They were fine, but not delicious, and not really an improvement over a simple glass of neat whiskey. (You could make a hot toddy with rum, brandy, or tequila, but why would you?)
Hot toddys (toddies?) always disappointed: never quite hot enough to truly enjoy, and somewhat ... harsh. There was something I never liked about adding acidic lemon juice to a healthy glug of bourbon, then heating the whole thing up. It seemed to bring out all the rough, grain-y flavors, and hide the tastier warm and spicy barrel-aged notes that make whiskey, well, whiskey.
Four years ago, I shared an introduction to making smoked cocktails on ManMade, exploring the techniques and ingredients that would allow you to create woodsy, rich drinks at home. I offered several ways to create and capture smoke, but admitted that I preferred a specialized, $100 tool designed for doing just that. Ever since then, at least once or twice a month, I've received an email asking me how to pull this off without buying any specialty gear.
To which I say: challenge accepted! I totally get not wanting to spend a large sum of money to make something you're not sure you're even going to like. I wouldn't either. So, let's break down the process and see what we can do to make some seriously tasty smoked cocktails using things you already have.
There are occassions to spend a little more on an investment bottle. But there's absolutely nothing wrong with looking for something to enjoy that cost less than an Andrew Jackson. None of these second-to-the-bottom shelf bottles are going to blow your mind and or cause you to use the word "revelation," but you know that already.
Though, seriously, if you're having fun and the evening is more about the conversation than what's in the glass, twelve servings of anything palatable for less than twenty bucks is money well spent.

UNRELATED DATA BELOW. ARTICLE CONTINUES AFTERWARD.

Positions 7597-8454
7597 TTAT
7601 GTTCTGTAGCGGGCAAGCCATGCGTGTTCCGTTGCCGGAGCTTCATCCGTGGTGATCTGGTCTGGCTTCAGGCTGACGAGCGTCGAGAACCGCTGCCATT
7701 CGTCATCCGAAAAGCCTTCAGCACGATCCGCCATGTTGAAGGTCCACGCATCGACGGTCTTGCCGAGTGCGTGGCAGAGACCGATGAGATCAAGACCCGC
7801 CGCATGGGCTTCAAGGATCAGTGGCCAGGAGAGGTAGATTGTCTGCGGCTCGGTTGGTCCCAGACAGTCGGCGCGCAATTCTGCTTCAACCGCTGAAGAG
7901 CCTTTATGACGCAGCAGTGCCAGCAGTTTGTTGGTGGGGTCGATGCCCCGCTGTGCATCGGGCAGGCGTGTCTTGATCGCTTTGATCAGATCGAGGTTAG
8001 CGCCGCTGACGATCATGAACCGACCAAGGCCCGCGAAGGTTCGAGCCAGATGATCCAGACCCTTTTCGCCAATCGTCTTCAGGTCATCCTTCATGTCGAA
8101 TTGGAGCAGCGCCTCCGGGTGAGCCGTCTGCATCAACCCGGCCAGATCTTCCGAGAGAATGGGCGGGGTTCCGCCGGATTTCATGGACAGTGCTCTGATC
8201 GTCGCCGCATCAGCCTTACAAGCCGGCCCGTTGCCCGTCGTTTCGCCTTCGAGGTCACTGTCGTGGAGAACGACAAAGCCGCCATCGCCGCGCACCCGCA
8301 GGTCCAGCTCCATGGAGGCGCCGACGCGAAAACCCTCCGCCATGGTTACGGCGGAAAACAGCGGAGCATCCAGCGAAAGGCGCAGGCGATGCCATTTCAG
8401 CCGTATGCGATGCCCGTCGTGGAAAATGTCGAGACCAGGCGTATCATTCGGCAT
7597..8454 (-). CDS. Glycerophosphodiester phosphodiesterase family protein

Here's the kind peer-reviewed scientific study and journal article that we can all get behind: how to make your whiskey taste better. This year, scholars Björn C. G. Karlsson & Ran Friedman took a look at the molecular makeup of whiksey, and specifically, how dilution with water affects the presence of flavorful compounds that make the sipping experience even more enjoyable.
A few weekends ago, my wife and I went out for a special dinner to celebrate our fifth wedding anniversary. (Hi sweetheart!) We opted to enjoy a few beers with our meal, but the table next to us had ordered cocktails. They each showed up with the glass half full of color - slanted, and with the liquid on the top. Initially, I thought it was simply a triangular shaped glass, where the bottom angle was simply solid, but as I looked closer, I realized, in fact, it was a frozen wedge of solid ice, attached to the glass so it maintained the effect.
I asked the server how it was done, and she told me the bartender had a bunch of little rubber molds that fit the glass, and the whole thing goes into the freezer. She said they were cool, but only fit the certain glass they came with; so only a certain number of cocktail recipes are served in them, and they run out each night.
A few days later, I looked it up to see if I could pick up one or two. I found the product - it's a glass with a custom silicone insert that freezes the ice at a perfect 45° angle, cutting right down the center. They cost about $20 each, and are kinda cool.
But - they're also unnecessary. Because you can achieve the same effect without spending a dime, using any rocks glass you already have. Here's how to do it.